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ERIC Number: ED556573
Record Type: Non-Journal
Publication Date: 2013
Pages: 140
Abstractor: As Provided
Reference Count: N/A
ISBN: 978-1-3037-0476-5
Exploring Classroom Walkthroughs: A Case Study of School Leaders' Learning and Professional Growth
Rodrigue, Lorrie
ProQuest LLC, Ph.D. Dissertation, Northcentral University
Connecticut's System for Educator Evaluation and Development (SEED) has required the practice of classroom observations to ensure school leaders regularly monitor instruction in their schools and districts. However, literature suggests the use of non-evaluative, less formal classroom observations may also provide school leaders' with opportunities for collaboration, capacity-building, and professional development. The purpose of this qualitative study was to explore the perceptions of school leaders regarding the use of a district classroom walkthrough model and the influence this practice had on their ability to develop a common understanding of teaching and learning, construct meaning from their experiences, and enhance their efficacy as leaders. A single-case study design was used to explore the walkthrough phenomenon from the perspective of 12 school leaders in Regional School District A (pseudonym), one of 19 regional districts in Connecticut (including two towns). Social Practice Theory provided a critical lens in which to view the walkthrough model, specifically how school leaders' practices of collaboration, observation, discourse, and reflection contributed to their knowledge and professional development as members of the district's leadership community. Data from interviews, field notes, and participant post-observation documents led to a deep understanding of classroom walkthroughs in shaping identity, shared language, knowledge, and leadership effectiveness. Findings from this case study indicated walkthroughs had a positive influence on school leaders' evolving identity and relationship with colleagues, professional knowledge of instruction, and self-efficacy. However, data revealed the current walkthrough model was less effective in helping participants develop deeper and more meaningful understandings around instructional practices and in advancing broader goals for school improvement. Recommendations from this study called for a focus on fewer problems of practice, an increase in the frequency of walkthroughs, and a district commitment to develop policies and protocols that would provide leaders with adequate time, resources, training, and support to develop and implement system-wide improvements as part of the walkthrough practice. Further, it was suggested the district include faculty and teacher leaders in discussions around effective instruction and use information from classroom walkthroughs in the development of more formalized plans for improving the quality of teaching and learning in the district. [The dissertation citations contained here are published with the permission of ProQuest LLC. Further reproduction is prohibited without permission. Copies of dissertations may be obtained by Telephone (800) 1-800-521-0600. Web page:]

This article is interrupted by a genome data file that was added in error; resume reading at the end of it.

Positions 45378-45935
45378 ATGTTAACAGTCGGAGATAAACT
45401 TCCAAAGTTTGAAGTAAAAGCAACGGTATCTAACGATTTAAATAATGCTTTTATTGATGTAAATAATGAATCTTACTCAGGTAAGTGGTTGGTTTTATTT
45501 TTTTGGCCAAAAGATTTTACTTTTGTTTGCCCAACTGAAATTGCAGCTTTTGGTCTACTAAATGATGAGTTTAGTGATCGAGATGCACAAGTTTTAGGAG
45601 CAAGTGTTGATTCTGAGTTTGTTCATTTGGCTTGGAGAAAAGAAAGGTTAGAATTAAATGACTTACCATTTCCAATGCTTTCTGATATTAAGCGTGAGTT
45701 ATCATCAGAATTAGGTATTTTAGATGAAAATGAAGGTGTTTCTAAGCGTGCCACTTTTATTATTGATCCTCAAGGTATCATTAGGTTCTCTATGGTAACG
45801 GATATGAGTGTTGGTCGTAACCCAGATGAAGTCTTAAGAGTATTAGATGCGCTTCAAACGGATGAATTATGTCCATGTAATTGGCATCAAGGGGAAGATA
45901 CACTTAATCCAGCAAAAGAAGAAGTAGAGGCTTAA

ProQuest LLC. 789 East Eisenhower Parkway, P.O. Box 1346, Ann Arbor, MI 48106. Tel: 800-521-0600; Web site:
Publication Type: Dissertations/Theses - Doctoral Dissertations
Education Level: N/A
Audience: N/A
Language: English
Sponsor: N/A
Authoring Institution: N/A
Identifiers - Location: Connecticut